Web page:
Go ahead, have another cup of coffee. This week's mug runneth over with days devoted to the beverage that wakes up nations and keeps industries humming.
According to Internet sages and the arbiters of faux holidays, September 29 is Coffee Day (also known as National Coffee Day or International Coffee Day).
The origins of this day of caffeinated celebration are largely unknown, but who needs an origin story to justify that second, third or fourth cup?
Coffee purveyors are offering freebies to mark the occasion.
Among them, Dunkin' Donuts is selling medium-sized cups of coffee for 66 cents -- a nod to their 66th anniversary.
Krispy Kreme is upping the ante with a free glazed doughnut and a free 12-ounce cup of coffee at participating locations in the US.
McDonald's is also giving away a small hot or iced coffee if you present the deal that's available today in their mobile app.
While there is no free coffee at Starbucks, the company is donating a coffee tree to a farmer in need for every cup of Mexico Chiapas coffee purchased.
According to the intergovernmental International Coffee Organization, October 1 2015 was the "first official" International Coffee Day.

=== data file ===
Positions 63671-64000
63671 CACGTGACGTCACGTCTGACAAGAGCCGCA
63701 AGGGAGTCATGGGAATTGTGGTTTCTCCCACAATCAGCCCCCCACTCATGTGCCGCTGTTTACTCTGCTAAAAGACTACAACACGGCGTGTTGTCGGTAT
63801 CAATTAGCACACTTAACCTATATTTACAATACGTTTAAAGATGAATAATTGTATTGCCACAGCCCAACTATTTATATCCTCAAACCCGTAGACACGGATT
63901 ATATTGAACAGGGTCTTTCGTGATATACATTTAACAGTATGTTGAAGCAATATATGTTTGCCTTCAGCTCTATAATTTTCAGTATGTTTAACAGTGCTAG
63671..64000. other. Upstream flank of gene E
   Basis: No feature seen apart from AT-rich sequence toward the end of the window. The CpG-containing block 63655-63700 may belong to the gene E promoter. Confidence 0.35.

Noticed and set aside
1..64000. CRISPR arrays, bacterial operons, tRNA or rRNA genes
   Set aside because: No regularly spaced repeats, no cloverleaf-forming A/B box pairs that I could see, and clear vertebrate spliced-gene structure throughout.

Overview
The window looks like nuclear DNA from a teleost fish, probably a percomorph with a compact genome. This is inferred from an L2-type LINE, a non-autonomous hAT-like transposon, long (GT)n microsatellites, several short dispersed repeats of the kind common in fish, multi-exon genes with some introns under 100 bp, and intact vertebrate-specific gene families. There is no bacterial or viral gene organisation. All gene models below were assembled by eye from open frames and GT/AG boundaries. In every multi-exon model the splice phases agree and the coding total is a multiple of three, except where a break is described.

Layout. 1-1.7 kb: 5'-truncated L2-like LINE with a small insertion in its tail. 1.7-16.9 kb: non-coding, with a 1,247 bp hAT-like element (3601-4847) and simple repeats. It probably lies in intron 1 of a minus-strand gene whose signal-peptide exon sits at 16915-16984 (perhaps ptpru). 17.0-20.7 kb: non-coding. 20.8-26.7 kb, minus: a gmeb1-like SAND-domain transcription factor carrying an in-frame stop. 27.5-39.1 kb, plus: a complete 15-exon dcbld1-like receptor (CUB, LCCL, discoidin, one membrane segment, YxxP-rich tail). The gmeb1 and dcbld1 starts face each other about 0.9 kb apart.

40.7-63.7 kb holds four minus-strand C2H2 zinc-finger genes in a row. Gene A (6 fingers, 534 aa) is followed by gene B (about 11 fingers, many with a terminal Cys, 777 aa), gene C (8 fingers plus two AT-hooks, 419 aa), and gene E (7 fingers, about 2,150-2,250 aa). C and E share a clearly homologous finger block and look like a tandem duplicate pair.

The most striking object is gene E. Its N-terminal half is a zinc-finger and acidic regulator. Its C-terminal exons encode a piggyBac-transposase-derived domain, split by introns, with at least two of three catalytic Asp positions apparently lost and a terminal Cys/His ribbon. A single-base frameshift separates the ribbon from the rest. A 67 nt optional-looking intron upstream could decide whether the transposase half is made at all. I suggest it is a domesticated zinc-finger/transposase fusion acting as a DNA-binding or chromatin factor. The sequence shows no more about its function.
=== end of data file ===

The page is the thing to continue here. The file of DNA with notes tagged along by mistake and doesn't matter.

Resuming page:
Statistics suggest that coffee-loving Finns will outdo the rest of the world.
Finland is No. 1 in the world for coffee consumption per capita, according to data collected by market research provider Euromonitor International. On average, each person in Finland consumed 9.9 kilograms (21.8 pounds) of coffee in 2014.
Sweden, the Netherlands, Norway and Slovenia round out the top five coffee-consuming nations.
The United States didn't even break the top 10, ranking 25th for coffee consumption in 2014. Americans consumed 3.1 kilograms (6.8 pounds) of coffee per capita last year, the same amount as the citizens of France.
Italians consumed slightly more: 3.4 kilograms (7.5 pounds), coming in at No. 21 on the global list.